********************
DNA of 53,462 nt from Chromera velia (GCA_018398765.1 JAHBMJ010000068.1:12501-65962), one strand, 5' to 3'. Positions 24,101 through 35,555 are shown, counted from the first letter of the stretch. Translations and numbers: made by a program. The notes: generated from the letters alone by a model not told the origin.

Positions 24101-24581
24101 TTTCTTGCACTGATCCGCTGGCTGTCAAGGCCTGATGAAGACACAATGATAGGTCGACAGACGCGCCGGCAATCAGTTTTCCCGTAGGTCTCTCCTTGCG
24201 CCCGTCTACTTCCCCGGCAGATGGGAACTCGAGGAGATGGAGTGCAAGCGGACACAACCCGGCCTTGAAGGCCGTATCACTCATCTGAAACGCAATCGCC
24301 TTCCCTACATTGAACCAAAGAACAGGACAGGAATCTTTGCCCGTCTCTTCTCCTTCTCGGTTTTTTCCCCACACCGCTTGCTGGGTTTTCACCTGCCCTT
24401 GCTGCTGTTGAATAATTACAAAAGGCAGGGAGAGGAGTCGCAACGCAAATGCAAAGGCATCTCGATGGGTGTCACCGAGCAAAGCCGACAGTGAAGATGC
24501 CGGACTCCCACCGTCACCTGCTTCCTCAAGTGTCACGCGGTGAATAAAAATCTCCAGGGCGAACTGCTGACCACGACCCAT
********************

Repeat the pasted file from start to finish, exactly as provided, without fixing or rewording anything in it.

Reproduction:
DNA of 53,462 nt from Chromera velia (GCA_018398765.1 JAHBMJ010000068.1:12501-65962), one strand, 5' to 3'. Positions 24,101 through 35,555 are shown, counted from the first letter of the stretch. Translations and numbers: made by a program. The notes: generated from the letters alone by a model not told the origin.

Positions 24101-24581
24101 TTTCTTGCACTGATCCGCTGGCTGTCAAGGCCTGATGAAGACACAATGATAGGTCGACAGACGCGCCGGCAATCAGTTTTCCCGTAGGTCTCTCCTTGCG
24201 CCCGTCTACTTCCCCGGCAGATGGGAACTCGAGGAGATGGAGTGCAAGCGGACACAACCCGGCCTTGAAGGCCGTATCACTCATCTGAAACGCAATCGCC
24301 TTCCCTACATTGAACCAAAGAACAGGACAGGAATCTTTGCCCGTCTCTTCTCCTTCTCGGTTTTTTCCCCACACCGCTTGCTGGGTTTTCACCTGCCCTT
24401 GCTGCTGTTGAATAATTACAAAAGGCAGGGAGAGGAGTCGCAACGCAAATGCAAAGGCATCTCGATGGGTGTCACCGAGCAAAGCCGACAGTGAAGATGC
24501 CGGACTCCCACCGTCACCTGCTTCCTCAAGTGTCACGCGGTGAATAAAAATCTCCAGGGCGAACTGCTGACCACGACCCAT